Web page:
These rituals include prayers and chants. Interestingly, these prayers and chants contain epics, legends and stories, which embody a community’s whole belief and knowledge systems and history.

But for these rituals and belief and knowledge systems to continue to be transmitted, indigenous territories, according to elders, should remain under indigenous peoples’ full control.

Unfortunately, these belief and knowledge systems are under threat from various factors. “The whole Matigsalog ancestral domain (which covers Davao City, Bukidnon and Cotabato) is sacred,” said Sarahan. “But our ancestral domain has been and continues to be threatened by logging, mining and religion.” 

Forest Monitor, a UK-based independent policy research group, reported that from the 1950s to the 1960s, transnational companies had virtually denuded many forested areas with catastrophic effects on the local population such as flooding.

Logging, both legal and illegal, continues up to now, according to indigenous leaders. “In many indigenous communities, some allow logging in their territories in exchange for a P50,000-(US$980) motorcycle,” said Nestor Calig-onan Masinaring of the provincial environment regional office in Davao del Norte.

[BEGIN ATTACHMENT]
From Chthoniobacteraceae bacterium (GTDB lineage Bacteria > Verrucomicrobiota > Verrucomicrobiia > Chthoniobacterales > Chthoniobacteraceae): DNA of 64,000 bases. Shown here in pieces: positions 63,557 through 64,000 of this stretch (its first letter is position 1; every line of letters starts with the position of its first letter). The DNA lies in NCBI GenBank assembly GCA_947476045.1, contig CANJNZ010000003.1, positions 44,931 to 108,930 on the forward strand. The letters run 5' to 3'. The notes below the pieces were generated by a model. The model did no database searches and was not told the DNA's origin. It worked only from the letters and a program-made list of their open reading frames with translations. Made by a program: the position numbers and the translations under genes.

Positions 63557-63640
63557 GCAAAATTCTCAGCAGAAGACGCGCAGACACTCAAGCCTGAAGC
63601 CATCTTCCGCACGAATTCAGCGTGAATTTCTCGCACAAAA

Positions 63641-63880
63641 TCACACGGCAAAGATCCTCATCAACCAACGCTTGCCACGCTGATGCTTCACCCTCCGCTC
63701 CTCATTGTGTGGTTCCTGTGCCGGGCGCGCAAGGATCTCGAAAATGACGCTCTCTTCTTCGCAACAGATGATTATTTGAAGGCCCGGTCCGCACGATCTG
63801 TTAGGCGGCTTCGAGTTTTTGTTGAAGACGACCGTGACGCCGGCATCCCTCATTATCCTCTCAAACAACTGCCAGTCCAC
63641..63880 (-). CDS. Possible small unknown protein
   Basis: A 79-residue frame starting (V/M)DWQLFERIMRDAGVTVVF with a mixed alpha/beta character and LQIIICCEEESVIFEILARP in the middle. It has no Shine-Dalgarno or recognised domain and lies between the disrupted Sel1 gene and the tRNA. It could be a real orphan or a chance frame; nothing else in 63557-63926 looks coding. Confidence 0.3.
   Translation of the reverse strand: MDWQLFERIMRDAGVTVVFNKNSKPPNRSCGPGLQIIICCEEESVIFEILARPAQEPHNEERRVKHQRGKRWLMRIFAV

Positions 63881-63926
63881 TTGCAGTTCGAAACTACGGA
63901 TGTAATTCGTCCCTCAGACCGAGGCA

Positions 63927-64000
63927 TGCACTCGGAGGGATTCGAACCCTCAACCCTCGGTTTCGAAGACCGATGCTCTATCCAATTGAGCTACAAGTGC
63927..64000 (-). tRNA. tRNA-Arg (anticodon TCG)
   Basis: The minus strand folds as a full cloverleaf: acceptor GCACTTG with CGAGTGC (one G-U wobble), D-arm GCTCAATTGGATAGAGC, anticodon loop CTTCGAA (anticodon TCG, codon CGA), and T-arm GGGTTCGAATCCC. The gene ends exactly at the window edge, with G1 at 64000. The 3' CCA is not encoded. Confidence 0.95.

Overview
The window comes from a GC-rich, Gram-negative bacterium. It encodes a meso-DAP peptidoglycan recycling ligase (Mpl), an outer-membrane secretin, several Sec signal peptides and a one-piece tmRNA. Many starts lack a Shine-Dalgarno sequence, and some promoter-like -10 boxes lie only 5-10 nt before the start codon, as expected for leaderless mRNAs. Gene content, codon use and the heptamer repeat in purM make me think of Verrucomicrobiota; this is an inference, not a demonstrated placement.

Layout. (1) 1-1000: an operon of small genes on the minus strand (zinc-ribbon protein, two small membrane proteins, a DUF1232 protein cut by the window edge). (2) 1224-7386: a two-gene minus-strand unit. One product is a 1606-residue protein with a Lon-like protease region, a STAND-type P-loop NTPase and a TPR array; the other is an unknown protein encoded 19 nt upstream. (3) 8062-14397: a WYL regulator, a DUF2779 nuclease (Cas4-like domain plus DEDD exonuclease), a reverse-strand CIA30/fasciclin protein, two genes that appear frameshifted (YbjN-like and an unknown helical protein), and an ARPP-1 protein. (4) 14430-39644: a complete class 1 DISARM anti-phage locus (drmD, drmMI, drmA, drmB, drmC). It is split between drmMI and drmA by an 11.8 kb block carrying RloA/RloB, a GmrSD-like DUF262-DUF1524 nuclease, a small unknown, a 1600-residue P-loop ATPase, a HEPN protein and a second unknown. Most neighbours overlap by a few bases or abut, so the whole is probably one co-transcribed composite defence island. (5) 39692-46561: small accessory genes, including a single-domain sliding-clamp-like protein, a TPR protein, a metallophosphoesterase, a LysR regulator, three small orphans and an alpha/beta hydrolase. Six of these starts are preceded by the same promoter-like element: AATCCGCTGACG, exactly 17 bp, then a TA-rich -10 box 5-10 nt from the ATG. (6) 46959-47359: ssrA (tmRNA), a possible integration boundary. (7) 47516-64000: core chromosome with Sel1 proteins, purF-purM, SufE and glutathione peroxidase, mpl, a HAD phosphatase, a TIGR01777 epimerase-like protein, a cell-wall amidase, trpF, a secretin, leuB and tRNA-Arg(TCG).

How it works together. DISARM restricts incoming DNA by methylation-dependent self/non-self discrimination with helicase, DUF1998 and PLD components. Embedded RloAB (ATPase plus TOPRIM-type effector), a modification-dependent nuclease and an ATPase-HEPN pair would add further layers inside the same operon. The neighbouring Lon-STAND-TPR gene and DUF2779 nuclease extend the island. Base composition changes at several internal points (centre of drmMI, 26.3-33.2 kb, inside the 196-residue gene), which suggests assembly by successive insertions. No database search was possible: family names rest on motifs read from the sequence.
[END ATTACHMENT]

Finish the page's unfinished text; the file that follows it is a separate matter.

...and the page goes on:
People of Mindanao acknowledge that unbridled mining and logging activities were behind serious disasters in recent years. They cite the 2011 pre-Christmas floods and landslides that killed scores of people and left hundreds missing in Cagayan de Oro during a strong typhoon. 


Religion and indigenous peoples

On religion, the first Roman Catholic missionaries to Mindanao had discredited the indigenous peoples’ traditional worship rites and their balyan, said Sarahan. 

But after the 1962 to 1965 Second Vatican Council known as Vatican II and as a result of the Catholic Bishops Second Plenary Council (PCP II), the Catholic leadership changed its evangelism approach, noted Justino Cabazares Jr, a board member of Sildap.

Vatican II addressed relations between the Catholic Church and the modern world. The January 17 to February 20, 1991 PCP II, among other things, stressed on “enculturation,” which Cabazares said was significant as the Catholic Church recognized the role of Filipino and indigenous values in helping enrich Christian or Gospel values. 

In fact, Ponciano Tandica—an elder in Maduao, Concepcion in Maco town, Compostela Valley Province—acknowledged how some Catholic priests and bishops have helped unite and settle conflicts between and among Mindanao’s lumad or indigenous peoples in recent years.